Checks & Balances

The founders of Cambridge Mercantile Group owe their success to their occasionally opposed—but always complementary—personalities

CEO and founding partner Bernard Heitner (left) and president and founding partner Jacques Feldman (right) learned their entrepreneurial gumption from their parents, who were Holocaust survivors.
CEO and founding partner Bernard Heitner (left) and president and founding partner Jacques Feldman learned their entrepreneurial gumption from their parents, who were Holocaust survivors.

Bernard Heitner and Jacques Feldman have a rule that has served them well for the past 21 years: if you can’t come to an agreement, you leave things at the status quo. The founders of Cambridge Mercantile Group don’t always see eye to eye—Heitner is the risk-taker, Feldman the prudent conservative—but that’s the beauty of their partnership. And because of it, their firm can now boast 25–30 percent growth year over year. By balancing each other for the past two decades, they have expanded their corporate-business-trading and global-payments business from a single shop in Toronto to international branches in the United States, the United Kingdom, and Australia.

The success of the business and the partners’ latest concern—grooming a workforce fit for succession—say little of the slow start that Heitner and Feldman agree was essential to their personal growth as entrepreneurs. “From the outside, it may look simple,” Feldman says. “[But] you’ve got to figure out what makes the business tick and where there is money to be made.”

When Feldman and Heitner began Cambridge in 1993, they faced something of a catch-22, needing to entrust their funds to banks that they were also in competition with. The volume of transactions passing through their account and the attractive rates they could offer clients did nothing to help them build relationships with the institutions their company relied on to operate: global banks—of which there are very few. To raise Cambridge’s profile and gain legitimacy, its founders hired in-house counsel to bolster the company’s compliance record and brought in a chartered accountant to develop more in-depth banking relationships.

Through the Years

Cambridge Mercantile Group

1992
Heitner and Feldman meet and decide on a joint venture in financial services

1993
Cambridge Mercantile Group is founded

1994
After building the business on precious metals, they decide to get out of the niche market and broaden their services to foreign exchange

2000
The partners forego retail clients and specialize in corporate exchanges

2002
Cambridge expands globally, establishing branches in the UK and Australia

2007
The partners begin investing heavily in Internet technology and also begin to design, create, and implement their own proprietary software

Even with those relations improved, though, Heitner says, the business didn’t experience significant growth until the partners made the decision to focus solely on corporate clients. In response to a series of US banking crises, the American and Canadian governments pressured financial institutions to avoid dealing in fraudulent accounts. Feldman foresaw this trend posing a compliance risk for Cambridge, which up to that point had served retail clients, whose accounts could be very time-consuming and high-risk. “We thought getting out of anything [having] to do with cash was the right decision,” Heitner says. “Instead of being a jack-of-all-trades, we became masters of a field.”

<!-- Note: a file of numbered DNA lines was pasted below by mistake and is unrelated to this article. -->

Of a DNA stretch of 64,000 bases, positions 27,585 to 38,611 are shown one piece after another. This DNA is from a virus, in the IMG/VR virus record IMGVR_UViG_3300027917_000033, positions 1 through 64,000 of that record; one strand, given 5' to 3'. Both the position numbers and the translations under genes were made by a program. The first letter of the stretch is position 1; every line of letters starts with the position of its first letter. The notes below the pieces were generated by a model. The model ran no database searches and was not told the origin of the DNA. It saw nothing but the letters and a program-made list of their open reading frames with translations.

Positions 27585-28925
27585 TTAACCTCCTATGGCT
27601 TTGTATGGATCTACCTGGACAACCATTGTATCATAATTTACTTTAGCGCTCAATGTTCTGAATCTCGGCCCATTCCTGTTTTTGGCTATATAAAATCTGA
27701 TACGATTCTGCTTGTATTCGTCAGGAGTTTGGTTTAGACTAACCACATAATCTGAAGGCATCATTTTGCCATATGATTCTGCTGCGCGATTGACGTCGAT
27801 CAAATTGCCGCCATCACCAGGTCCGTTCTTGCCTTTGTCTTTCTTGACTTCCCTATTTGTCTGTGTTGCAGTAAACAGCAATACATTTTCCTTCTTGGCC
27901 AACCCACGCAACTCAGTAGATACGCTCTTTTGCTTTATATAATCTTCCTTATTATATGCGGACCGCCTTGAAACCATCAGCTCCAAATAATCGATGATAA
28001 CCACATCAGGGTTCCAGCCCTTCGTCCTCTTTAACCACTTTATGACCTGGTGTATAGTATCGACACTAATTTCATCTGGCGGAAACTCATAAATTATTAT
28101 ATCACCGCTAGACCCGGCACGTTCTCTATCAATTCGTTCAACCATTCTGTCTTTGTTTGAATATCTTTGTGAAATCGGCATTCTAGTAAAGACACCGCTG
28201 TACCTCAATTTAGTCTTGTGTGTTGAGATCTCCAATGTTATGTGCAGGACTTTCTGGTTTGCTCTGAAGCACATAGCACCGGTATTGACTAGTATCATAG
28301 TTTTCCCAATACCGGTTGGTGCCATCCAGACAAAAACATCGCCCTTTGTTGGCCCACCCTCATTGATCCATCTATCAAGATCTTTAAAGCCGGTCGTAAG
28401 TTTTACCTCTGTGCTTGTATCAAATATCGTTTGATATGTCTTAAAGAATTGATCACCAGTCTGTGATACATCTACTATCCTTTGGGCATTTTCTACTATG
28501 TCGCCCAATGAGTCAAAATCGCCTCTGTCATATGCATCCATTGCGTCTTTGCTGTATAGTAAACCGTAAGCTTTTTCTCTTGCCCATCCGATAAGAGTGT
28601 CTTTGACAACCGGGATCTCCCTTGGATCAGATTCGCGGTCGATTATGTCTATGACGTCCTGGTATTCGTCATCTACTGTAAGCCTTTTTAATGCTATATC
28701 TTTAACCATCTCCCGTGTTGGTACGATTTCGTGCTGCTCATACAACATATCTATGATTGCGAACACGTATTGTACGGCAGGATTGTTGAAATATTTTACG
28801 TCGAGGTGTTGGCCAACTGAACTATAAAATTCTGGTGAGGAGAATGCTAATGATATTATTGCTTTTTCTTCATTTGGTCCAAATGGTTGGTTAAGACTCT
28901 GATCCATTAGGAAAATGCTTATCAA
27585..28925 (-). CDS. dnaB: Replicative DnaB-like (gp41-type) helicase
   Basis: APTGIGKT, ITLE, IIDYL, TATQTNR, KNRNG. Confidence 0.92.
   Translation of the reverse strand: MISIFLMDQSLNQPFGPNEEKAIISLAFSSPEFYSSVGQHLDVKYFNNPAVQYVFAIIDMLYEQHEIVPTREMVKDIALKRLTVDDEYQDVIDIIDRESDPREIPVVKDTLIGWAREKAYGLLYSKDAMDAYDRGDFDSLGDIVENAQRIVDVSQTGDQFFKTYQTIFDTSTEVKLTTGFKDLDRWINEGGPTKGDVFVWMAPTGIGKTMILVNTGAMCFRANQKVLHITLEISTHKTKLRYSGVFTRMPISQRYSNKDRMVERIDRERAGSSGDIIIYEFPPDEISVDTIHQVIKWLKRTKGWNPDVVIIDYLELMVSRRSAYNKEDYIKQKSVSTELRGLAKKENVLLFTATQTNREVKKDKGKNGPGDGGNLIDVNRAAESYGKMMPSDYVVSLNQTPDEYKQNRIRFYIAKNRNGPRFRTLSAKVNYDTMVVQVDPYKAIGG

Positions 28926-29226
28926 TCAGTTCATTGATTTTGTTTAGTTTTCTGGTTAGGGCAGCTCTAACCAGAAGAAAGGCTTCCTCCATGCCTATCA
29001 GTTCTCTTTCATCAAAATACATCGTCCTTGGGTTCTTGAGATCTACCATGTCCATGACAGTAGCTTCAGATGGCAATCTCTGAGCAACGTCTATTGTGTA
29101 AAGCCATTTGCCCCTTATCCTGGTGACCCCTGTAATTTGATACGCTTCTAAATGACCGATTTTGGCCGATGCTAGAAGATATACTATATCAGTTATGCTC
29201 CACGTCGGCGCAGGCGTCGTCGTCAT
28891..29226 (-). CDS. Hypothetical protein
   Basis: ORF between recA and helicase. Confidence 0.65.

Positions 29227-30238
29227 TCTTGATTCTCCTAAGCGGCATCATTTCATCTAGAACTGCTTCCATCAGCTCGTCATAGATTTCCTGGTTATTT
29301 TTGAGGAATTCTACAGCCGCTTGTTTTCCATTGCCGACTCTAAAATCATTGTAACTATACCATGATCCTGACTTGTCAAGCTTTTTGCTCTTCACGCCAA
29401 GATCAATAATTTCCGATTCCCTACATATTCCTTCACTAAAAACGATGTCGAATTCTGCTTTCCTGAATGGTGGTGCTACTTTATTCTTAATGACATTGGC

Cambridge had been providing global services from the start, but in 2000 it began expanding its footprint to match. First in the US, then the UK, Heitner and Feldman reaped the benefits of serving corporations within the new jurisdictions—while also strengthening relationships with local banks to increase Cambridge’s capabilities in the foreign markets. “There are fringe benefits such as the ability to do low-value payments much more cheaply,” Heitner says. “By earning the trust of our clients, we open up new and unimagined possibilities. Growth is never by mere chance; it is the result of forces working together.” Now the UK branch gives Cambridge a base of operations for all of Europe, and a recently opened office in Australia provides a toehold in the Asia-Pacific region. Also contributing to the company’s growth is its online system, which was implemented in 2007. “It put us on a different level,” Feldman says. “We are bringing in clients who wouldn’t talk to us 10 years ago.”

“A lot of people wouldn’t agree with our approach to walk before you run,” Heitner says. “We both very much believe in growing responsibly. Even though it took a while, we learned the business first, but once we found our footing in the market and positioned our brand, it took on a life of its own and has grown exponentially.”

Raising the company from the ground up has not been without obstacles—“If people saw all the challenges of starting a business, they wouldn’t go into it,” Heitner says—but the partners’ perseverance has seen them through both growing pains and an increase in their global presence. “Our parents were entrepreneurs but also Holocaust survivors,” Heitner says. “After the war, they started life fresh and overcame obstacles—my father in the clothing industry and Jacques’s in the wine industry. They taught us that you have to push on despite difficulties, and we’ve become two individuals who will fight very strongly for what we believe.”